199 F2d 623 Willingham v. Eastern Airlines

199 F.2d 623




No. 19.

Docket 22384.

United States Court of Appeals Second Circuit.

Argued October 16, 1952.

Decided November 3, 1952.

Jacob Rassner and Harry Landau, New York City, for plaintiff-appellant.

Bigham, Englar, Jones & Houston, New York City (John J. Martin, New York City, counsel), for defendant-appellee.

Before AUGUSTUS N. HAND, CHASE and CLARK, Circuit Judges.



Plaintiff, the widow of one Kenneth Willingham, a co-pilot employed by Eastern Airlines, brought this suit in the Southern District of New York to recover damages for the death of her husband in an airplane crash on May 30, 1947. The decedent under a written contract acknowledged that the Eastern Airlines had a principal place of operation in Atlanta, Georgia, and agreed "* * * that this contract of employment is made in contemplation of and pursuant to the laws of the state of Georgia and in the event of my injury or death by accident arising out of or in the course of my employment, it is understood that the respective rights and liabilities of the parties hereto shall be determined in accordance with the provisions of the Workmen's Compensation Act of the State of Georgia." After Willingham's death, the Georgia State Board of Workmen's Compensation made an award to the plaintiff on August 14, 1944, in accordance with her husband's contract whereby she accepted compensation for the benefit of herself and an infant daughter. After her husband's death she remarried and thereafter accepted payments for the sole benefit of her daughter. The defendant moved for a summary judgment because of the agreement between it and the decedent Willingham and the subsequent payments made pursuant thereto. The provisions of the Workmen's Compensation Act of Georgia are set forth in the margin.1


The court below granted summary judgment in favor of Eastern Airlines from which the plaintiff appeals. The defendant's motion was based upon the contention that Willingham's agreement to accept compensation for his injury or death in the course of his employment under the Georgia Workmen's Compensation Act was a complete bar to the suit, and the further contention that by the acceptance of compensation payments the plaintiff was estopped from bringing the action. There was no disputed question of fact raised by the affidavits and the summary judgment was plainly justified. The plaintiff seems to have misapprehended the requirements for raising an issue of fact on a motion for summary judgment. It is not sufficient merely to say that: "The plaintiff should be given the opportunity of proving that the principal place of business of the defendant was within the City and State of New York * * *" Such an allegation raises no issue of fact as to whether defendant had a principal place of business in Georgia. See Engl v. Aetna Life Ins. Co., 2 Cir., 139 F.2d 469. The trial judge went so far as to direct a rehearing to allow plaintiff's attorney to submit affidavits raising any issue of fact that existed, but the rehearing added nothing to the original record and raised no issue of fact.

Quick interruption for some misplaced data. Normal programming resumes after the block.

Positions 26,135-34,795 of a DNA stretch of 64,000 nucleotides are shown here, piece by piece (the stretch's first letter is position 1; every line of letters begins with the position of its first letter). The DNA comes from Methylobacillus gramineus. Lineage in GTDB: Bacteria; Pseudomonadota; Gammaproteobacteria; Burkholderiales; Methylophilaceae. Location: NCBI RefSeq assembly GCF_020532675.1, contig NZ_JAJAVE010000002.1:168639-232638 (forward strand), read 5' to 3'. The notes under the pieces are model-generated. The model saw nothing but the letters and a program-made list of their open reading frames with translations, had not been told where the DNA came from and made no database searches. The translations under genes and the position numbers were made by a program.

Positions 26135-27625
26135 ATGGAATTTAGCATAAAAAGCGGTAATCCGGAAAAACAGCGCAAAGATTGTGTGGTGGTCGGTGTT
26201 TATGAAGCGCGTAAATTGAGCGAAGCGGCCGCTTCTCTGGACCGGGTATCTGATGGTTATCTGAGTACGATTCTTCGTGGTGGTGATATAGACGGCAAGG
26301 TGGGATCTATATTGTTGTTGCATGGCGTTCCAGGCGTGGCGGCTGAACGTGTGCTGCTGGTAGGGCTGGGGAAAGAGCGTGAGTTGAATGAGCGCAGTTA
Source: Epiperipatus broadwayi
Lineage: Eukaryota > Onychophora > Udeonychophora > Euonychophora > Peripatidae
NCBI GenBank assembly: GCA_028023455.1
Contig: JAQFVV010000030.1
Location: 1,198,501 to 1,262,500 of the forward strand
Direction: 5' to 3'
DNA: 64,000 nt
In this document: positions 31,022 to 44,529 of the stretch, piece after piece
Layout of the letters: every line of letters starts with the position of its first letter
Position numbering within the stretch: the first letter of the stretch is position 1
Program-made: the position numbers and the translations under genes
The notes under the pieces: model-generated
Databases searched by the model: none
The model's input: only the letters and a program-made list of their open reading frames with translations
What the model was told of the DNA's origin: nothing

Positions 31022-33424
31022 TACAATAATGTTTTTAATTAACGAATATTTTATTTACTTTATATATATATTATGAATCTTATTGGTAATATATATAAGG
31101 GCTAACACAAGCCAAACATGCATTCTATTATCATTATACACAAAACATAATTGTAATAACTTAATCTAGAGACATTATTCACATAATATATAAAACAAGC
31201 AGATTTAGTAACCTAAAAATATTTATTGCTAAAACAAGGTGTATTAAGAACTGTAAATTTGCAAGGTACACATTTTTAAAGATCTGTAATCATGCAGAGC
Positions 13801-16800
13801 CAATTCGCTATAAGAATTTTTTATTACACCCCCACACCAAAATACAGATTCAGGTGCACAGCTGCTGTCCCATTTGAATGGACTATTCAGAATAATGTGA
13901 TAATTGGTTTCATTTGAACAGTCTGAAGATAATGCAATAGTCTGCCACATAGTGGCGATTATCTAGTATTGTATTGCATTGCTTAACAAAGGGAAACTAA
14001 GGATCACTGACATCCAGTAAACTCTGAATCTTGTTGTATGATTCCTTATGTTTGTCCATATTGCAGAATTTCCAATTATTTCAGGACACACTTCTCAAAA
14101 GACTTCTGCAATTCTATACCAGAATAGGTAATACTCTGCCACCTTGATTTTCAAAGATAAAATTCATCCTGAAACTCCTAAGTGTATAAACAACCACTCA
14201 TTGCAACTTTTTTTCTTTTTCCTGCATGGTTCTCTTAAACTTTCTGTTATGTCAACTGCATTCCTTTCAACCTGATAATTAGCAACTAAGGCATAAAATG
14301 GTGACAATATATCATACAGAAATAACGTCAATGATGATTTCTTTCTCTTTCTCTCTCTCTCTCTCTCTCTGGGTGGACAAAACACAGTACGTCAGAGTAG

The agreement with Willingham stated that it was made in Georgia and the Georgia Statute provided that the Georgia Compensation Act was the exclusive remedy where the contract was made in that state and the employer's place of business or the employee's residence was in the state. The fact that the accident occurred while Willingham was flying over Maryland clearly did not deprive the Georgia Board of jurisdiction. This is the effect of the decisions of the Georgia courts. Slaten v. Travelers Ins. Co., 197 Ga. 1, 28 S.E.2d 280; Empire Glass & Decorating Co. v. Bussey, 33 Ga.App. 464, 126 S.E. 912. Under the circumstances, since the contract was made in Georgia, a fact which plaintiff failed to dispute in her affidavits and which in any event was conclusively settled by the Board's award, Aetna Life Ins. Co. v. Menees, 46 Ga.App. 289, 167 S.E. 335, the Georgia Statute barred the plaintiff's suit. See Duskin v. Pennsylvania Central Airlines Corp., 6 Cir., 167 F.2d 727. There is no indication that the public policy of the State of New York precludes application of the statute. Barnhart v. American Concrete Steel Co., 227 N.Y. 531, 125 N.E. 675. It also seems clear that under the ruling of the Supreme Court in Magnolia Petroleum Co. v. Hunt, 320 U.S. 430, 64 S.Ct. 208, 88 L.Ed. 149, the decision of the Georgia Board was res judicata.


Accordingly the summary judgment is affirmed.


1. "Sec. 114-411. Accidents outside of State. — Where an accident happens while the employee is employed elsewhere than in this State, which would entitle him or his dependents to compensation if it had happened in this State, the employee or his dependents shall be entitled to compensation, if the contract of employment was made in this State, and if the employer's place of business is in this State or if the residence of the employee is in this State: Provided, his contract of employment was not expressly for service exclusively outside of this State: Provided, however, that if an employee shall receive compensation or damages under the laws of any other State, nothing herein contained shall be construed so as to permit a total compensation for the same injury greater than is provided for in this Title (Acts 1920, p. 187.)"

"Sec. 114-103. Other remedies excluded by this law. — The rights and remedies herein granted to an employee where he and his employer have accepted the provisions of this Title, agreeing respectively to accept and pay compensation on account of personal injury or death by accident, shall exclude all other rights and remedies of such employee, his personal representative, parents, dependents or next of kin, at common law or otherwise, on account of such injury, loss of service or death."